Kim Jong Un assembled a reported 100,000 people, many waving his North Korean flag or the blue-and-white unification standard, to greet Moon Jae-in, the president of South Korea, as he arrived in Pyongyang on September 18.
President Moon did not seem to mind that no one was holding the symbol of his country, the Republic of Korea. “What was glaringly missing was the South Korean flag,” Taro O of the Pacific Forum told Gatestone in e-mailed comments. “Maybe South Korean people take comfort in seeing that Samsung’s Lee Jae-yong wore the South Korean flag badge on the lapel of his jacket while in North Korea. No one in the Moon administration did.”
Nor did Moon himself. In fact, throughout the trip Moon went out of his way to downplay the legitimacy of the government he leads and the country he was elected to represent. As Ms. O observed, Moon on the trip often used “nam cheuk,” literally “south side” or “south,” when the custom has been for South Korean leaders to say “Hanguk,” literally “country of Han people.” Similarly, Moon while in the North said “nam cheuk gookmin.” That translates as “south side citizens.” South Korean presidents would normally use “uri gookmin,” literally “our citizens” and figuratively “my citizens.”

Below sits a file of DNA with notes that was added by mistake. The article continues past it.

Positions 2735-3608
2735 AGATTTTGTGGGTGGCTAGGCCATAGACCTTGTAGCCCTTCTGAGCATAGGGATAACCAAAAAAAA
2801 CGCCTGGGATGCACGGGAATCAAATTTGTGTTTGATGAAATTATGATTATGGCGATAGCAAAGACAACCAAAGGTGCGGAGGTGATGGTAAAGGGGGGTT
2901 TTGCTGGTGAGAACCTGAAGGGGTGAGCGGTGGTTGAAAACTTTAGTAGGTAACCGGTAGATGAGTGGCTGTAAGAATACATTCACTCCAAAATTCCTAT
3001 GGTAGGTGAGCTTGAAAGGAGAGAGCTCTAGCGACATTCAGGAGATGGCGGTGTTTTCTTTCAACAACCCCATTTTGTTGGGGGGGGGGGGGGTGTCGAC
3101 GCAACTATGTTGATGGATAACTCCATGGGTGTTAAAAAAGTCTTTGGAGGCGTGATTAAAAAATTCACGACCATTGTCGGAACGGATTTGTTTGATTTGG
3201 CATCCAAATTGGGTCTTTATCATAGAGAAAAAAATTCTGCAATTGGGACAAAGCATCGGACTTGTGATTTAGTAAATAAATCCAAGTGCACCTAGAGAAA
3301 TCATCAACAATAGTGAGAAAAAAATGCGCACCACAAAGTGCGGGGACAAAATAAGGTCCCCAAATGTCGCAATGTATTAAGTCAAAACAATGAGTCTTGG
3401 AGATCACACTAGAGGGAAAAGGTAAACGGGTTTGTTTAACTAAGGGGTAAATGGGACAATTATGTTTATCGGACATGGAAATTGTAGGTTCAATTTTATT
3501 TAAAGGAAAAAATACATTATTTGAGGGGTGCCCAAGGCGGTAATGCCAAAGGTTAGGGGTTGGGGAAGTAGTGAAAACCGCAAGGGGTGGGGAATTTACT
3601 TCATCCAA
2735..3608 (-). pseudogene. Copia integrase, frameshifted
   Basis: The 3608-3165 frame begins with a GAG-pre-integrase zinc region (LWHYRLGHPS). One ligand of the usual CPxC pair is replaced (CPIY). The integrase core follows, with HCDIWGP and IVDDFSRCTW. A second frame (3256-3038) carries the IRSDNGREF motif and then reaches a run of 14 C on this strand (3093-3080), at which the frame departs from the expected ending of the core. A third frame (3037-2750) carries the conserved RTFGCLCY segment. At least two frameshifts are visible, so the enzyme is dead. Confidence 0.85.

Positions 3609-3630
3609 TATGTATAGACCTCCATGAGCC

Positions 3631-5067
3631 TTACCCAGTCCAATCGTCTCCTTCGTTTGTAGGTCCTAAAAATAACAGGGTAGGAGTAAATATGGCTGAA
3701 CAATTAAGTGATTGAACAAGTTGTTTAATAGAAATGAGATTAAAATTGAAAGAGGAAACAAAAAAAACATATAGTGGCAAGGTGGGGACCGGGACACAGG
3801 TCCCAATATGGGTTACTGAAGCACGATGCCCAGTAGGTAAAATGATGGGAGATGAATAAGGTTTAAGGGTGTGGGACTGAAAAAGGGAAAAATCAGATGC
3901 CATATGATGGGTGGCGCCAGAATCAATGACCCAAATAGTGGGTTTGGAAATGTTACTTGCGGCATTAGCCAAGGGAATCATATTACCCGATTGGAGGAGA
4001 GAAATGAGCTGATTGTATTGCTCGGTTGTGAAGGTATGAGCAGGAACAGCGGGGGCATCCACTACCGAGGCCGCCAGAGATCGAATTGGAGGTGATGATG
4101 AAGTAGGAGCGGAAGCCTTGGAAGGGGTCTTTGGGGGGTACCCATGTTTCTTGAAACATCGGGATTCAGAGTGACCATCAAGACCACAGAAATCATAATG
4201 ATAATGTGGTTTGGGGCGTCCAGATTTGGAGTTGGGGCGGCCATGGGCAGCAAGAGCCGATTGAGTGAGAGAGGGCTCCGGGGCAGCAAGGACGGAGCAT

In contrast, Kim Jong Un did not reciprocate Moon’s rhetorical gestures. During Moon’s visit, he used the communist term “uri inmin,” “our people” or “my people.”
Kim’s Democratic People’s Republic of Korea does not recognize Moon’s Republic of Korea as sovereign. Similarly, South Korea does not recognize the North. Moon’s choice of terms signaled — subtly but significantly — he was not asserting South Korea’s right to exist.